Steve Jobs

Walter Isaacson


This autobiography was written by Walter Issaacson about the life of Steve Jobs. Steve was born and almost immediately adapted by his parents in San Diego. From a very young age he displayed obvious signs of his high intelligence level. His parents diligently put him into whatever school he desired and went along with the path he had drawn out for himself. He was a hippie interested in computer science and marketing. He believed in zen, and never ate meat because of the ideas he formulated in his head. He put his mind to work when his friend created a way to connect a keyboard, monitor, and computer together. They started a company and named it apple because they both worked on an apple farm. The company grew and they became very successful together.
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Book Rating

  • Personally I would rate the book a 3 out of 5 because since it is an autobiography, and the fact that it doesn't have a story line makes the book a longer read.
  • Although the book doesn't have a story line, it is one of the best autobiographies iv'e ever read.
  • The only autobiography I liked more than this one, was the one written on Albert Einstien also written by Walter Issaacson.

Concepts, principles, and techniques

  • Do what makes you happy, and what you believe in as long as it's productive and it motivates you, and success will come.
  • Do you what you need to do to accomplish your goals. Don't work because you wan't money out of it, but because you like doing it. Your goals should accommodate with success and happiness.
  • One key attribute or characteristic can alter your success and the path you will follow for the rest of your life.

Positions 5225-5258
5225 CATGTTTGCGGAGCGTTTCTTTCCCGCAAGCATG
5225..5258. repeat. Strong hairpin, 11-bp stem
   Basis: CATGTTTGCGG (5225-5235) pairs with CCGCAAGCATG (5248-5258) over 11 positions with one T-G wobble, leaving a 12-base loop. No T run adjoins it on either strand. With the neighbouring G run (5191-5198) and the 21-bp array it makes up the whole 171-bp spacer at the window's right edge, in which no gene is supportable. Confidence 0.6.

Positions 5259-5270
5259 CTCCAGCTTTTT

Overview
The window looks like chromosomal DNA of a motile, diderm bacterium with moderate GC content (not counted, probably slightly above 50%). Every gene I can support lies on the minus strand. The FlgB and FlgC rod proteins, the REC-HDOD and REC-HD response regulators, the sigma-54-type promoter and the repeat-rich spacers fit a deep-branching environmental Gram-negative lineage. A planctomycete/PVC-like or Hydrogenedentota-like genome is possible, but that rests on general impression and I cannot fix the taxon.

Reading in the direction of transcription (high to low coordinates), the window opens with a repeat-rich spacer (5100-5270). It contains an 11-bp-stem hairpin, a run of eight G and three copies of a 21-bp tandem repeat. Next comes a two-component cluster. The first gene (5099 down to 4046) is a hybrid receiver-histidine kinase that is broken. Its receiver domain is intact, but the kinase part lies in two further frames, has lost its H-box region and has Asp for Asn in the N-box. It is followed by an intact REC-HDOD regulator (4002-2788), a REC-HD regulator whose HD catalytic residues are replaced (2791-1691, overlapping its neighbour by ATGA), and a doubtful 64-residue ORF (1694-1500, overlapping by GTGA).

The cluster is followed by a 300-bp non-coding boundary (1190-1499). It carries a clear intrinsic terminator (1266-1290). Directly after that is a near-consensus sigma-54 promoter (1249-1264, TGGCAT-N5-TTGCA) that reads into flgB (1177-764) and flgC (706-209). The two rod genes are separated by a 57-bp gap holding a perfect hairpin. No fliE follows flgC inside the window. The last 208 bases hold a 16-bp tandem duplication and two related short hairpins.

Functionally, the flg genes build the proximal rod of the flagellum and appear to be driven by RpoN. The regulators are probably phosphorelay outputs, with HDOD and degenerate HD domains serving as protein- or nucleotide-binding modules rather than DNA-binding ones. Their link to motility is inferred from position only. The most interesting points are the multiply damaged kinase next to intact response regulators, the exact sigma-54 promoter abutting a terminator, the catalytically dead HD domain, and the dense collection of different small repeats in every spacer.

Author's Purpose

  • To capture Steve's goals and achievements.
  • At first Walter didn't want to write the autobiography on Steve and refused many times. He didn't want to write a book on him yet because he felt that Steve's achievements rate was not over yet, and felt it could increase and key components would be left out of the book. Steve insisted he write the book and he soon accepted it and began his research.
  • Walter was pleased with Steve because he didn't have maintain an authoritative figure over Walter while writing the book. He didn't even want to read it until it was finished and published.
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Greatest Impression

  • The first chapter of the book.
  • It was a great first impression, and it kept me interested enough to continue reading. It had a great attention grabber which was informative on Steve's childhood interests and how his love for computers came to be.
  • The first chapter exaggerated his intelligence, and foreshadowed why he had the ability to start a company like apple.
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Addressed Issues

  • Addresses issues on social perspectives, in terms of the satisfaction of the general population.
  • Steve Jobs and Steve Wozniak had an objective. That was to make a product that would appeal to the general population, in terms of efficiency, user friendliness, and the way it looked.
  • They didn't want to make a computer that would only appeal to computer geeks.
  • Wozniak wanted to make them and distribute them for free at first just to boost involvement in the field of computers.

Two Passages

Page 75 (Morkulla)

  • This passage talks about a man that goes by the name of Mike Markulla. He played a key role in the production of apple products.
  • He taught Steve all he knows about marketing.
  • He was seen as a father figure to Steve.
  • Ended up abandoning him just like Steve's biological father did.

Page 37 (Reed College)

  • Why Steve dropped out, and how it made him as successful as he was.